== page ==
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A Storyteller

I have been meaning to scribble for some time about a friend of mine who writes fiction. Antanas Sileika's third novel, published in hardcover in 2004 by Random House of Canada Ltd., is called Woman in Bronze and has just come out in softcover. It received decent reviews on its initial release and was listed by The Globe and Mail (which likes to think of itself as our country's answer to the New York Times) as one of the top 100 books of 2004. The story follows a young Lithuanian sculptor as he moves from a tiny farm in his war-torn country to the Paris of Josephine Baker and the Folies Bergere.

This may be Antanas' third published novel, but it's at least the seventh he has actually written over the last thirty years. I first met Antanas and his wife Snaige (herself an accomplished lithographer and painter) in Paris in 1979. I wrote an article for Books in Canada magazine about young Canadians living the dream that brought Americans and Canadians - including F. Scott Fitzgerald and Ernest Hemingway -- to Paris fifty years earlier in 1929, a world captured so evocatively in Morley Callaghan's That Summer in Paris (which, apropos of nothing, was given a really stupid review by Norman Mailer in the NYT in 1963). For my article, I interviewed the young Antanas just before his first short story was to be published in a literary magazine called Paris Voices (fame came quickly to the lad . . . lol!), and we have remained close friends ever since.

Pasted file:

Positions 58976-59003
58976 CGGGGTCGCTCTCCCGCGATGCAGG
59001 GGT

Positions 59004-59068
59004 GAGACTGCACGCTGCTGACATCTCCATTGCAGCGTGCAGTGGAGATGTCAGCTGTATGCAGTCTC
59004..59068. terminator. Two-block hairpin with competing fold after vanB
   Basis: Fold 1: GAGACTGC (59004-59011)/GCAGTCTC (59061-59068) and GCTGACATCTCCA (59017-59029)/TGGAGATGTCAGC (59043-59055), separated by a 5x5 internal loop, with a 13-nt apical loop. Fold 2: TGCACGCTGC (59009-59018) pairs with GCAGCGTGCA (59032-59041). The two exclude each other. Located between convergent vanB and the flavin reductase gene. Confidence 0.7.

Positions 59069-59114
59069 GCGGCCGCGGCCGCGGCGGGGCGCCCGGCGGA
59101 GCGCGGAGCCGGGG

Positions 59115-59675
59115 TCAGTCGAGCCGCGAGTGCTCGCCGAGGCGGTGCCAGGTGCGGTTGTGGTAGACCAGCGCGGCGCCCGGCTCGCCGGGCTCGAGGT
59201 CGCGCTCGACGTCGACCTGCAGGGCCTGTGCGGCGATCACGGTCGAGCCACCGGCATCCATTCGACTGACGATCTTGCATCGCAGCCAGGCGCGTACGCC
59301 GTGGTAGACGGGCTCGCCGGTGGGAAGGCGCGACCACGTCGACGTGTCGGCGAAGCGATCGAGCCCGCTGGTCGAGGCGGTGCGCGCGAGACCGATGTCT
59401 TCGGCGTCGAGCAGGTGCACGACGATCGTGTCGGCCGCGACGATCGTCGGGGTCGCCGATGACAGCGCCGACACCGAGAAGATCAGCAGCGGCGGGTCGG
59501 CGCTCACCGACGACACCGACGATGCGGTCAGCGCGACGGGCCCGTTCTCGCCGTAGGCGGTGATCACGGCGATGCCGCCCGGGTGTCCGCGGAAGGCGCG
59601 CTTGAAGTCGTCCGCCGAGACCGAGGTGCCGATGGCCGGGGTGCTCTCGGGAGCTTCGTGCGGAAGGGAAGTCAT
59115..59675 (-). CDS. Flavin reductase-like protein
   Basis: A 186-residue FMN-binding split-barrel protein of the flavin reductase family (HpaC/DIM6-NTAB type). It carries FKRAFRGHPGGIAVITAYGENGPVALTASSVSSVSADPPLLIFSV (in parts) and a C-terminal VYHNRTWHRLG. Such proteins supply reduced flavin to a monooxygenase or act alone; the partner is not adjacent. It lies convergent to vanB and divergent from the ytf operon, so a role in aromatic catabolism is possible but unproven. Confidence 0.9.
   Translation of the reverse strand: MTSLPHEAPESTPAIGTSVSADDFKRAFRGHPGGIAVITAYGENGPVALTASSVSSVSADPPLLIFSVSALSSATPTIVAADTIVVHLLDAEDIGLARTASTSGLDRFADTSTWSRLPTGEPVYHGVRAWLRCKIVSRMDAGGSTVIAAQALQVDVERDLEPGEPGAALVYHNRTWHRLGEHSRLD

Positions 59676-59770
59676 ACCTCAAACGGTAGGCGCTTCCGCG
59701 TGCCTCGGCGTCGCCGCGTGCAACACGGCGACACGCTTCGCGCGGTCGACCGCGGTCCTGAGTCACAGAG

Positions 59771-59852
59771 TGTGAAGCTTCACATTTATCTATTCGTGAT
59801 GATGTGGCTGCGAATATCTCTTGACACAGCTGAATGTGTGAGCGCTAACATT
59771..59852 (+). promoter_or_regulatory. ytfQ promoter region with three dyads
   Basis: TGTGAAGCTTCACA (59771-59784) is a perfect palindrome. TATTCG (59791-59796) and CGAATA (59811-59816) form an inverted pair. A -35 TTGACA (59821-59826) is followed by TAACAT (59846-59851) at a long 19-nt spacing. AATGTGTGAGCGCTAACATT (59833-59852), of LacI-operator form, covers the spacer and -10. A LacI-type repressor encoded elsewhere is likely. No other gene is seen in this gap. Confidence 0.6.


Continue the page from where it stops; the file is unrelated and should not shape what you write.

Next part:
I admire two things about Antanas (besides his love of partying, appreciation of good wine and unpastuerized Camembert, and his first-rate cooking skills): first, he has held on to his dream of being a novelist after rejections that would deaden the soul of a weaker person; second, he has remained true to the tradition of storytelling.

What I like about his three published novels -- and why, on the contrary, I still haven't finished Jonathan Safran Foer's Everything is Illuminated -- is that they are effortless, well-told stories which uncover simple truths about those of us who are 'merely' ordinary. They can be read in a single sitting, and afterwards you feel better about life and the people in it.

Perseverance and truth-telling . . . not at all shabby qualities in a writer . . . and a friend.

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